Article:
Investors in Infrastructure in Developing Countries

The section looks at the typical main investors into infrastructure projects.

Commercial banks (local/ international)

Commercial banks are important investors in infrastructure projects, particularly through senior loans and guarantee products such as performance guarantees and letters of credit. The complexity and duration of project financed projects often means that local banks in many developing countries lack the technical capacity or willingness to enter into these projects, and where they do they tend to be junior members of a syndication.

Capital markets/ bondholders (local/ international)

Bond financing is suited to project finance as it tends to be longer tenure than commercial loans. However, there is less flexibility in the lending. It may be easier for an infrastructure fund to raise finance through the capital markets rather than an individual project, given that many institutional investors can only invest in investment grade products.

Equity funds

Private equity funds (often called “infrastructure funds”) can play an important role in providing mezzanine financing to a project, taking more risk than traditional lenders, but less than the sponsors.

An equity fund is a collective investment scheme investing in equities. Collective investment schemes are a way for investors to invest with other investors order to benefit from the inherent advantages of working as part of a group. These advantages include an ability to:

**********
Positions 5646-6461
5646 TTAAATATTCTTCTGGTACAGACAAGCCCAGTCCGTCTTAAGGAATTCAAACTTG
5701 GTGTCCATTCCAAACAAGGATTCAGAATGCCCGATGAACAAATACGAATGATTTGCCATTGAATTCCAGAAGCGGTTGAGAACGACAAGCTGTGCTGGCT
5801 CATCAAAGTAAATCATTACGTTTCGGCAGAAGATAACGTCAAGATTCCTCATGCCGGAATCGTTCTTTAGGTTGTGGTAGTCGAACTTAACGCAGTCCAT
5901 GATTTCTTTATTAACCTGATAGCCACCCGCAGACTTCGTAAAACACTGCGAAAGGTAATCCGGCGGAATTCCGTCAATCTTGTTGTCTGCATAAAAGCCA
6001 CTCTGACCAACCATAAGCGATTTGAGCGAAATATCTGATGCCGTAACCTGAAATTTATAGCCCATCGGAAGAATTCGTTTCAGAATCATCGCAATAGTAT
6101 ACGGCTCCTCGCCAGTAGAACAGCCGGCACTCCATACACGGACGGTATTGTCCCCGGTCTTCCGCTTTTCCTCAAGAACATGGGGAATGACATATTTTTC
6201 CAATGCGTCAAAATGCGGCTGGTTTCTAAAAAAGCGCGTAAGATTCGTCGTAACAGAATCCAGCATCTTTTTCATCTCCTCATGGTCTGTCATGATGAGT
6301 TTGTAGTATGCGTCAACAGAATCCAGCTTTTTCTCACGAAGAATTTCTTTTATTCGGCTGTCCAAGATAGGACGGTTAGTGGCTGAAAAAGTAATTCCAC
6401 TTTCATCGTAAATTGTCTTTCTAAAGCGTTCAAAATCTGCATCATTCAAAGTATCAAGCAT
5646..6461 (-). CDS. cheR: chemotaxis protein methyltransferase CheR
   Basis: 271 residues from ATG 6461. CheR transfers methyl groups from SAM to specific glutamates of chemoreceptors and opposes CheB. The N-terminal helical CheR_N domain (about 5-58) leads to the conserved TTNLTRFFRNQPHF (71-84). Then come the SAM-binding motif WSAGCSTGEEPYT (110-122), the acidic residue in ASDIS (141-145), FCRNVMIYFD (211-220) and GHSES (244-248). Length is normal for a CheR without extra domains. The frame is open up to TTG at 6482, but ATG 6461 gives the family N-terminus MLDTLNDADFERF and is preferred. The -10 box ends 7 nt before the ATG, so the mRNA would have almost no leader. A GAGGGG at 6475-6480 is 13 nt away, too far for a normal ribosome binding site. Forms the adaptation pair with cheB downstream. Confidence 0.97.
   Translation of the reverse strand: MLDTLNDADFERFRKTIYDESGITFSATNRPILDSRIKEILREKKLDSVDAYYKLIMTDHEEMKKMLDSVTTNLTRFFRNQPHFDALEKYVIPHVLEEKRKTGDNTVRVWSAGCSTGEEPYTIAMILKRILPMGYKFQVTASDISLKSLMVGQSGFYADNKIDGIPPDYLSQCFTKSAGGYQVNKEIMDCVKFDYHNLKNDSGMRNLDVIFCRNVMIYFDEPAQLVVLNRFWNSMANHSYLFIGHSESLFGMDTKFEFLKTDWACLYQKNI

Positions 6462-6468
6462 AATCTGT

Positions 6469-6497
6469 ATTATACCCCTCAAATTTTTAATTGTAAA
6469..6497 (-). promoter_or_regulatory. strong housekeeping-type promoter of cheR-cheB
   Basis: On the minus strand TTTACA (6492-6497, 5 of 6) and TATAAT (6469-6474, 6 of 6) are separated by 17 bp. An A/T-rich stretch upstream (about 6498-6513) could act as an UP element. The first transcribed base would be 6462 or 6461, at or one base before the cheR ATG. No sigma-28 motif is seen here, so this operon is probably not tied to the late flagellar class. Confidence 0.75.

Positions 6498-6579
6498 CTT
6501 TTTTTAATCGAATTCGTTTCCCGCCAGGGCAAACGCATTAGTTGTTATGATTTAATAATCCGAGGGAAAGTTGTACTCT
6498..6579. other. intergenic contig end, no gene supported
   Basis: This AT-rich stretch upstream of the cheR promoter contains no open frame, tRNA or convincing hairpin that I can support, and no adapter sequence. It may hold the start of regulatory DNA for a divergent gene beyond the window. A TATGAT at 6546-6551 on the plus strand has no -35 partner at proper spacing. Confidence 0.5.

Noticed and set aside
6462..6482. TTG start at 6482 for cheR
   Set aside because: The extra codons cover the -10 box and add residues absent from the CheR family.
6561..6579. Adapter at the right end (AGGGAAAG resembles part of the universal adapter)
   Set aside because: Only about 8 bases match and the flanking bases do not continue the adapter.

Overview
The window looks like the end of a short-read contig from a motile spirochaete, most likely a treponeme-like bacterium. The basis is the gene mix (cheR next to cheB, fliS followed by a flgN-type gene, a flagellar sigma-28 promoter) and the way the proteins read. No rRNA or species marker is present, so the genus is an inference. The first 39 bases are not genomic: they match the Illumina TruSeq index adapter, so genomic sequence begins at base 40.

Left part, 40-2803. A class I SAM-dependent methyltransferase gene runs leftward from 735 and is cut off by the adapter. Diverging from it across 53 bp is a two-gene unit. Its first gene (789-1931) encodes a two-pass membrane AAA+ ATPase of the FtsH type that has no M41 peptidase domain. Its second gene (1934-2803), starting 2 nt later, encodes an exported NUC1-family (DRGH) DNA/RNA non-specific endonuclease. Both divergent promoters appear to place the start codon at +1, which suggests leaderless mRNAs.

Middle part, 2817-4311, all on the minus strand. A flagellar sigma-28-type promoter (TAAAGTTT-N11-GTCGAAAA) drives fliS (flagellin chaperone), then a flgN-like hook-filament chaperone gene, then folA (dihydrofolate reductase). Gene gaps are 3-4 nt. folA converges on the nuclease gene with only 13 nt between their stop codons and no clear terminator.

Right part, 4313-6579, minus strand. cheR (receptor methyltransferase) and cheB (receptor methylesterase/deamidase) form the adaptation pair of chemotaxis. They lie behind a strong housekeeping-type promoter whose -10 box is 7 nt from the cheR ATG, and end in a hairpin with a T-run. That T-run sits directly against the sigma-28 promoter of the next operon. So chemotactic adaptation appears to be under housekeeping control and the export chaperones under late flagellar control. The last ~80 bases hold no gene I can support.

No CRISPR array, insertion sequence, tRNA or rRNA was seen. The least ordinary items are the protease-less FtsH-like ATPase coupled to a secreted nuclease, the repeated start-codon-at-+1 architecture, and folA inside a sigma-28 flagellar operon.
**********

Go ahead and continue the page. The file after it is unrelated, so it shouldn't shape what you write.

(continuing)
• hire a professional investment manager, which theoretically offers the prospects of better returns and/or risk management
  • benefit from economies of scale – cost sharing among others
  • diversify more than would be feasible for most individual investors which, theoretically, reduces risk.

Around the world large markets have developed around collective investment and these account for a substantial portion of all trading on major stock exchanges.

The nature of intervention by a private equity fund will depend largely on the nature of that fund. Some bring significant infrastructure finance experience, and can help improve project management and cost effectiveness. Others are focused on financial investment with only limited infrastructure experience.

For more on private equity in emerging markets, one source is the Emerging Markets Private Equity Association (EMPEA)

Export credit agencies

An export credit agency (ECA) is a private or quasi-governmental institution that acts as an intermediary between national governments and exporters to issue export financing. The financing can take the form of credits (financial support) or credit insurance and guarantees (pure cover) or both.

ECAs are active in a number of developing countries and are increasingly investing in infrastructure. ECAs provide three main forms of support to an importing entity:

  • Direct lending - This is the simplest structure - the loan is conditional on purchase of goods or services from businesses in the ECA country.
  • Financial intermediary loans – the ECA lends funds to a financial intermediary, such as a commercial bank, that in turn lends to the importing entity.
  • Interest rate equalization – a commercial lender provides a loan to the importing entity at below-market interest rates, and in turn receives compensation from the ECA for the difference between the below-market rate and the commercial rate.